(a) At what points $\displaystyle z \in \mathbb{C}$ are the functions $\displaystyle f(z)=|z|^4$ and $\displaystyle g(z)=g(x+iy)=6xy^{2}+i(4x+2y^{3})$ and $\displaystyle h(z)=z \overline{z}^{2}$ differentiable? At what points are f and g and h holomorphic?

Using Cauchy-Riemann equations (+ showing continuity of partial derivatives) I have found:

f and h are differentiable only at $\displaystyle z_{0}=0$

For g, solving for x and y in Cauchy-Riemann I end up with $\displaystyle 6y^{2}=6y^{2}$ and $\displaystyle xy=-\frac{1}{3}$ so $\displaystyle z_{0}$ is in the form $\displaystyle z_{0}=x-\frac{1}{3x}i$. Now, $\displaystyle \frac{\partial u}{\partial x}=\frac{\partial v}{\partial y}=\frac{2}{3x^{2}}$ are continuous $\displaystyle \forall x \in \mathbb{R}$\{$\displaystyle 0$} and since $\displaystyle x=\frac{-1}{3y}$ we must have $\displaystyle x,y \in \mathbb{R} $\{$\displaystyle 0$}. So, g should be differentiable $\displaystyle \forall z_{0} \in \mathbb{C}$\{$\displaystyle 0$} satisfying $\displaystyle x=\frac{-1}{3y}$.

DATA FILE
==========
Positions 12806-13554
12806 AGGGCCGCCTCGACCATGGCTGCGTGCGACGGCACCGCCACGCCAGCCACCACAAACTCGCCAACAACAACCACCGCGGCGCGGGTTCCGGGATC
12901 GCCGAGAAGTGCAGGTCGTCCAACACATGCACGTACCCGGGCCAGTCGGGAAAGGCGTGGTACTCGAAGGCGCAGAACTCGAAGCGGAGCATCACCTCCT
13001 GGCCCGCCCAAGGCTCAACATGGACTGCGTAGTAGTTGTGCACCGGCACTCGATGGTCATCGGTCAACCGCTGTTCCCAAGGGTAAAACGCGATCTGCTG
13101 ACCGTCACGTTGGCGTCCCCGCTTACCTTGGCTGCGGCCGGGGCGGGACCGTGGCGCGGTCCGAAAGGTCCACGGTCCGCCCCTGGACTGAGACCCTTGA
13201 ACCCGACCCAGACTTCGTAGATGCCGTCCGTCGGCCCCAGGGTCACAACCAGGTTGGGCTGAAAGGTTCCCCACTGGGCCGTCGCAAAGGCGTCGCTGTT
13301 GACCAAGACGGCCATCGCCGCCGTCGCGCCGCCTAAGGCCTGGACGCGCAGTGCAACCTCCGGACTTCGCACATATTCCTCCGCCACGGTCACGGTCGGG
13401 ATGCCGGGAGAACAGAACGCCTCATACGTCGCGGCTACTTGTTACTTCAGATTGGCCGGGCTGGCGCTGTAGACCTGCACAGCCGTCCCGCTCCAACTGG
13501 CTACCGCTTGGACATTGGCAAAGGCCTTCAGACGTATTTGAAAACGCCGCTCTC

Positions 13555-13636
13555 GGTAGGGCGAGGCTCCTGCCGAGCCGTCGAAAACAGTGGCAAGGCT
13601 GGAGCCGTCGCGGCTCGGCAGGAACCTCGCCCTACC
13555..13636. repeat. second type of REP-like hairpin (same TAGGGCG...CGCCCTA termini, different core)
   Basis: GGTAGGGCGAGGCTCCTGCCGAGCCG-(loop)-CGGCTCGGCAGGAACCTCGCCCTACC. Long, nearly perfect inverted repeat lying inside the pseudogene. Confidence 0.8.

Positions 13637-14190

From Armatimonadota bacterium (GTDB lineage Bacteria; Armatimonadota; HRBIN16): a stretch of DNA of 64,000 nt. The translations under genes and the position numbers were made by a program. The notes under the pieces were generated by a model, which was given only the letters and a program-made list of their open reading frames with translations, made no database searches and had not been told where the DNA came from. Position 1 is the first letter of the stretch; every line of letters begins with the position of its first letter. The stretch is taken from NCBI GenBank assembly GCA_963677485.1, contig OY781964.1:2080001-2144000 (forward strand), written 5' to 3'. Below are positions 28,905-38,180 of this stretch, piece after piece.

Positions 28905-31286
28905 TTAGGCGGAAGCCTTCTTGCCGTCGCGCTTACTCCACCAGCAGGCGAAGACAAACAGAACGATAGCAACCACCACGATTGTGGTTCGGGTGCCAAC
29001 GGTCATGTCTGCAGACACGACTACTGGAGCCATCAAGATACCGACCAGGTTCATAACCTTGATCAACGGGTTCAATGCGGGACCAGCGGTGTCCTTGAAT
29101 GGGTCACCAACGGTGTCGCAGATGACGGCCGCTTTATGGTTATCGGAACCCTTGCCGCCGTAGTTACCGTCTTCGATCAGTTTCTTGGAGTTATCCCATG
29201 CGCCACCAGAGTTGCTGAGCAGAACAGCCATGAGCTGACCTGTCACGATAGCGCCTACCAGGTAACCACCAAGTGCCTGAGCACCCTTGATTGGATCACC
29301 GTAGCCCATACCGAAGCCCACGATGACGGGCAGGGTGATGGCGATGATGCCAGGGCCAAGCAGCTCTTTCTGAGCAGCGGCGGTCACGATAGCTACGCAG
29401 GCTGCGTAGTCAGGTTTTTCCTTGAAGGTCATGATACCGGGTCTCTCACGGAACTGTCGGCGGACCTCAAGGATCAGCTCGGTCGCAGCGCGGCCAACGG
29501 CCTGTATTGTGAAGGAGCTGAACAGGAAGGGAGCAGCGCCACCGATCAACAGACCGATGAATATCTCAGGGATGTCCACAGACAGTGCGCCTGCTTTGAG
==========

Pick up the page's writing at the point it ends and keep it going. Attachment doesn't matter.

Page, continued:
But I have read that polynomial with coefficients in $\displaystyle \mathbb{C}$ are differentiable in $\displaystyle \mathbb{C}$. Hence, I'm not sure about my answer for g.

As to where the functions are holomorphic, I'm not quite sure I understand the concept very well. This is what I have found:

f and h are nowhere holomorphic.

I am not sure how to approach this for the function g.

Can someone please check these answers for me?